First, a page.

How to Make Your Home Safe From Fire

Preventing Fires One thing all people agree on is this: no one wants to have their house catch on fire and burn down. That kind of loss can be devastating. What are some practical tips for making your home safe from fires?

Know Where Fires Most Often Start

First of all, we have to consider why fires in the home start in the first place. Frayed cords and wires are a major culprit, as are overloaded circuits, grease-splattered stove tops, unattended pots and pans and candles and cigarettes, along with clogged dryer filters and vents and dirty chimneys. Even something as seemingly benign as a space heater could cause a fire, especially if placed too close to furniture or curtains. The more you care about safety in your home and take steps to keep yourself and your loved ones safe, the less likely you’ll have a fire.

Test Your Smoke Alarms

Do you have smoke alarms in your house and are they all in working order right now? If not, you need to “get on that” right away and remedy the situation. Smoke alarms are what alerts you to problems. Without them, you might be sleeping and not even realize your house is on fire. When’s the last time you checked their batteries? You need to test your alarms regularly. It’s not a bad idea to test them at least once a month. Most people change the batteries when they either “spring forward” or “fall back” with Daylight Savings Time changes. Indeed, that’s a good thing. Make it something you mark on your calendar to check/do at least twice a year.

If and when you need to buy and/or install new smoke alarms, they won’t break the bank. It’s a good idea to also get carbon monoxide detectors for your house, too. They’re similar to smoke alarms, alerting you to the presence of something that could literally kill you. Put alarms on every floor of your home, near bedrooms, and in your garage if you have one. The more the better.

Cleaning Ducts

As for practical ways you can help prevent fires in the home, when is the last time you cleaned out your dryer vent duct? You should do this at least once a year because flammable lint tends to build up in there. Also, consider cleaning out your gutters– dried foliage that’s stuck in there can catch fire. If you have tree branches hanging close to your house, cut them down so they’re not so close. That way, should a tree catch fire, it can’t easily transfer the flames to your home. Whenever possible, buy and install yard items that are made with noncombustible materials.

Fire Extinguishers Fire Extinguishers

Do you have fire extinguishers in your home? When’s the last time you checked to see if their pressure was a-okay and in the “green” range for “good”? Most people keep one in their kitchen. It’s also a good idea to have one in the bedroom, near the bed, in case a fire starts at night– that way you’ll have easy access to it should you need it. Fire extinguishers, like smoke alarms, don’t cost too much—and could be a real saver.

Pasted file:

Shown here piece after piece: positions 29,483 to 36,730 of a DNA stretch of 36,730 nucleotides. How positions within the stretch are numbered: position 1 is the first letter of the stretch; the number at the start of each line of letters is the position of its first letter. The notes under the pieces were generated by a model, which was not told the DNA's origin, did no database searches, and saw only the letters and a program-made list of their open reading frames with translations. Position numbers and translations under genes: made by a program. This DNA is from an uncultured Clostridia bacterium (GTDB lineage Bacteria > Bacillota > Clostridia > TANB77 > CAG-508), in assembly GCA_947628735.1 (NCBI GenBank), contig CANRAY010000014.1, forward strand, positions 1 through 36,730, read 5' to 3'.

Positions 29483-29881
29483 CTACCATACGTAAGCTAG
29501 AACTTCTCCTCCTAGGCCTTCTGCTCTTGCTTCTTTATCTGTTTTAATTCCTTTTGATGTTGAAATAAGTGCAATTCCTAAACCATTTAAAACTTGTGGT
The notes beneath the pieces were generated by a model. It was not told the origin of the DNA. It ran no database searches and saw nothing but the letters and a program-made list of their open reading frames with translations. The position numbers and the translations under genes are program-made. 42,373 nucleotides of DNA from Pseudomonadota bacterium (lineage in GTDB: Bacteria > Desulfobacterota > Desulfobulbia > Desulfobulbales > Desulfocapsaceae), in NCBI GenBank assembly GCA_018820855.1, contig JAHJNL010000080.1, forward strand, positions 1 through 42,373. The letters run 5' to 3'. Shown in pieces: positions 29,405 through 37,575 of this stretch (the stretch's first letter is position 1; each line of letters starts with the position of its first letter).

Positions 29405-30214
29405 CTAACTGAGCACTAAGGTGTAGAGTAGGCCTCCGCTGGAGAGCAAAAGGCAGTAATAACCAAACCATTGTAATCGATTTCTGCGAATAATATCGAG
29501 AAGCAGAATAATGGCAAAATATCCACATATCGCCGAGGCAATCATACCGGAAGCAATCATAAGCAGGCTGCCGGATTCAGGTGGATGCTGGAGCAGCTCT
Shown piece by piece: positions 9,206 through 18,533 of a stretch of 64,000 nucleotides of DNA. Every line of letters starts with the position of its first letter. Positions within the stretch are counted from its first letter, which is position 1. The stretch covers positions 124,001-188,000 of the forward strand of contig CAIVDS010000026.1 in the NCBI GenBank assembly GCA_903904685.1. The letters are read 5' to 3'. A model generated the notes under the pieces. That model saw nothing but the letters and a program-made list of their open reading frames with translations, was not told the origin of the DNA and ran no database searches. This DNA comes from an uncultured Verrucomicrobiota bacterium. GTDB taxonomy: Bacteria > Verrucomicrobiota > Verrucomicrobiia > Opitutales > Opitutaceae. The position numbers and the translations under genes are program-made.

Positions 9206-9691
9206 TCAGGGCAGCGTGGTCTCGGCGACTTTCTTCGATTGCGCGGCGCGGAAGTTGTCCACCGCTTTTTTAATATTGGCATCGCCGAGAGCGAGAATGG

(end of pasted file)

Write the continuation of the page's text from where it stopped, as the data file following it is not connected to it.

Cooking Safely in the Kitchen

When cooking on the stovetop, try using a pan or skillet lid in order to smother grease fires. Did you know you shouldn’t use water to do so? It’ll cause ignited oil to splatter! Since most kitchen fires involve oil or grease, do your best to clean it up before it gets “all over the place” and is left to linger. Of course you’ll want to teach kids to be extra careful around stoves and ovens. Plus you’ll want to make sure you’re not wearing any loose clothing (like loose sleeves) that could easily catch fire if you make one wrong move. Also be careful with curtains and towels near open flames.

Escape PlansHaving an Escape Plan

Just in case a fire does occur, you and the people you live with should have previously come up with a practiced an escape plan. You’ll want to also plan a place to meet outside so you can know where everyone will go to should a fire arise in the middle of the night unexpectedly. You can buy rope or chain ladders from the store to use to get out of second-story windows. If there’s smoke, get down on the ground and crawl to escape. If your clothes ignite, “stop, drop and roll” to put the flames out. Use the back of your hand to feel closed doors, in order to check if they’re hot or not, for safety’s sake.

Being Proactive

One of the major reasons people’s houses burn down is because someone was smoking in bed. That cigarette can ruin a whole house if a person falls asleep and/or hot ashes end up where they don’t belong– therefore, never smoke in bed! It’s also a good idea to keep matches and lighters away from children. Whenever possible, buy and use “child-proof” lighters.

With regards to electrical stuff, you’ll want to make sure you don’t overload outlets with too many things plugged in at once. Also, don’t run cords under carpet or furniture. Be especially careful with portable heaters. Turn them off when you leave the house or plan to sleep. Keep kids and pets away from them, too.

After reading all of this, you should check Life Safety Consultants’ product page to see what items you might need to stock up on.





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